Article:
According to John Tarnoff, consultant for Boomers over at The Huffington Post, most of us are dealing with a high level of anxiety and worry—whether we’re eyeing a diminishing pension or confronting yet another company reorganization. But it’s not all hopeless. Here are some concrete suggestions that can help you tackle the uncertainty in your life and learn how to move toward acceptance instead.
1. Accept your situation
My husband likes to worry—he frets about losing his job, losing the freelance work he does on top of his job, losing the remote if I don’t put it back in the little box he set up specifically for that purpose. My favorite response is usually, “And what if you do? What if something does happen to your job? What if you did lose that freelance work? What if the remote does fall off the couch and break?” I accept that upsetting things can happen—I know I’ll be worried and unsettled when they happen, too. But I also know we’ll bounce back. I can’t preemptively carry around all that worry. This is an uncertain time. I know it. He knows it. One of us has a positive attitude—the other is perpetually bracing for the sky to fall.
2. Embrace new hobbies
Once you’re not worried about what you need to prepare for, you have the freedom just to prepare for whatever interests you. More than anything employers want to see prospective candidates who have interests, passion, and knowledge they can bring into their new job in unexpected, exciting ways. If nothing else, you’ll be distracted—but best-case scenario you’ll uncover something spontaneous and fulfilling that will take you somewhere you never anticipated.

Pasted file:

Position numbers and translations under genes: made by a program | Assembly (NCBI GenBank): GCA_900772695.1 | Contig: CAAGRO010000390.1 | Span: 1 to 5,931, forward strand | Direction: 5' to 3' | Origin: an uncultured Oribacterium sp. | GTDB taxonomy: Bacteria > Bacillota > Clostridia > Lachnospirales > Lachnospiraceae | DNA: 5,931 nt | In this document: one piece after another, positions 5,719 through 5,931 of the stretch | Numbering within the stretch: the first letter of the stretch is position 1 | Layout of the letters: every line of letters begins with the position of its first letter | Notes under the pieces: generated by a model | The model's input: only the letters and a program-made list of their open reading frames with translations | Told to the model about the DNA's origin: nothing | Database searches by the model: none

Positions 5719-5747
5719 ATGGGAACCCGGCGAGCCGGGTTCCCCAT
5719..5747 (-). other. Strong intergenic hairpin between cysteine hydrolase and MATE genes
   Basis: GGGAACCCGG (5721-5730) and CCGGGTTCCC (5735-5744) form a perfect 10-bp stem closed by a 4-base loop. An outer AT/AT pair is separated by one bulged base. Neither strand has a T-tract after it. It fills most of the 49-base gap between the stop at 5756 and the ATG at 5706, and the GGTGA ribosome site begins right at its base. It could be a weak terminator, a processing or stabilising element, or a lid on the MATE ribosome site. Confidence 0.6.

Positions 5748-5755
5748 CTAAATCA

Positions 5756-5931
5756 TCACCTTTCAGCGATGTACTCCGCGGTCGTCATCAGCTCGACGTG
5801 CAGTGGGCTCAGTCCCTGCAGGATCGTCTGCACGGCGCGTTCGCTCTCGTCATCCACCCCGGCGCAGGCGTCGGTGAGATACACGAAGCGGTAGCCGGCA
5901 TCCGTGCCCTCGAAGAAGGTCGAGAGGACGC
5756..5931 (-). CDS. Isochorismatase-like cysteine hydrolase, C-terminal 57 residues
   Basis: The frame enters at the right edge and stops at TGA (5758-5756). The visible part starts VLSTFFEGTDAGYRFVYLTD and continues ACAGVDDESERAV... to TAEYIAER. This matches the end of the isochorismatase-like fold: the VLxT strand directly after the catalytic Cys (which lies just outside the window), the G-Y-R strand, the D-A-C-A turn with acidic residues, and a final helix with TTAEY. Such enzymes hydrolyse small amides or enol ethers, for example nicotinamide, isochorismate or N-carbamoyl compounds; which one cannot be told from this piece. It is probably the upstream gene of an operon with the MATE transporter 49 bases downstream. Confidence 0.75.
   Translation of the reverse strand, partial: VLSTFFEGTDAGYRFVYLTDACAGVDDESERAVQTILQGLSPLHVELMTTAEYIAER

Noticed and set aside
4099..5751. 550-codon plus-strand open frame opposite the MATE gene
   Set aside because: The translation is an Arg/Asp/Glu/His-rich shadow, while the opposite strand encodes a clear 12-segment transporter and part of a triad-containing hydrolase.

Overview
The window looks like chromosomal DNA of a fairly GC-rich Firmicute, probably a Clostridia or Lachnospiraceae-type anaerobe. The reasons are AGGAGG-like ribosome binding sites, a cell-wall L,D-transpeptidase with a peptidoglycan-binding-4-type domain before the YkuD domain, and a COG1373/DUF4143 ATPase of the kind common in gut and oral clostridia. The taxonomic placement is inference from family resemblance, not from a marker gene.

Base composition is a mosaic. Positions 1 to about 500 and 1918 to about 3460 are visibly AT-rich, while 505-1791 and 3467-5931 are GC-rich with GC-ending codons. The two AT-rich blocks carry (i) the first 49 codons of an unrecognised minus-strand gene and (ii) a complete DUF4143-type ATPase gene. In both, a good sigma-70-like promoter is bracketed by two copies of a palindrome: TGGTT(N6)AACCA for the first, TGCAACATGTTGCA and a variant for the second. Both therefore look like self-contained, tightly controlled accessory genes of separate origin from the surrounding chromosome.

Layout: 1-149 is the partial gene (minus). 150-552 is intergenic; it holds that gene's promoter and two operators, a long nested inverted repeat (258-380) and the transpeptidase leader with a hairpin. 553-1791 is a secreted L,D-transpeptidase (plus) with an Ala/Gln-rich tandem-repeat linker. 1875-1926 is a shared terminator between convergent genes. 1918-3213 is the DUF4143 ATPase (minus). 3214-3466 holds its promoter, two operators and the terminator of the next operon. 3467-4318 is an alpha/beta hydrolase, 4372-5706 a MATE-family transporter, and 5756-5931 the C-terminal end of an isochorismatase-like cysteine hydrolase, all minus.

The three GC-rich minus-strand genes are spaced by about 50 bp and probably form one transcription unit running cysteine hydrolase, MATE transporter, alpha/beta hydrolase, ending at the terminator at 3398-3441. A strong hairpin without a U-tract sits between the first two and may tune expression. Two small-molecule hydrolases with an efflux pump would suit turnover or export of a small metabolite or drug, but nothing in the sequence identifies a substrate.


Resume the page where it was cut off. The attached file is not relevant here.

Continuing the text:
3. Write down your thoughts
This is huge, especially when you feel overwhelmed and bombarded on all sides. Write it down. Write down what you’re sure of and what you’re unsure about, what you know and what you don’t. Whether it’s as simple as making a list or as involved as a daily journal, try to record all the ideas that fluctuate through your brain in times of stress. When you page through it later you may notice patterns, goals, ideas in need of further development, or hopes you hadn’t even quite acknowledged to yourself!
I make a lot of flow charts when I’m stressed. All my fears may end with me alone and friendless in the woods but at least I can draw a box with a little arrow to lead me back to civilization.
4. Reach out to family and friends
Don’t withdraw from friends and family, colleagues, and classmates when you’re feeling uncertain. Don’t wait until you feel “normal” again to ask for help or bring close friends up to speed. This is a mistake I made often when graduate school was ending or when I was laid off from my first job—I retreated and didn’t answer my phone or my email for as long as I could (until the stress of evasion was as bad, if not worse, than the stress of confrontation).
When in doubt, engage. Even if only for a mindless night of movies and snacks, stay in touch. Share your game plan. Let them help you refine and strengthen your ideas.
5. Reach out to professionals
When your friends and family come up short, as even the most well-meaning sometimes do, it’s time to go to the professionals. It may seem like an unwarranted expense to pay a life or career coach, but remember what they’ve invested in their expertise. The resources they’ve accumulated as a result can be at your disposal for a fraction of that cost. Take advantage of support and encourage wherever you find it!
6. Keep expanding and evolving
Just because you’ve found a job or a place to pause doesn’t mean that’s the end of the line. Don’t take the easy way out or the sure thing when what you really want is a little further down the road. Let yourself give up old things and pursue new things. Breathe.
If you learn to relax, embrace the uncertainty, and depend on your strengths and your support network, you won’t feel so unsteady. You can breathe and build muscle memory so when a crisis does strike, you’ll absorb the shock instead of letting it sway you.
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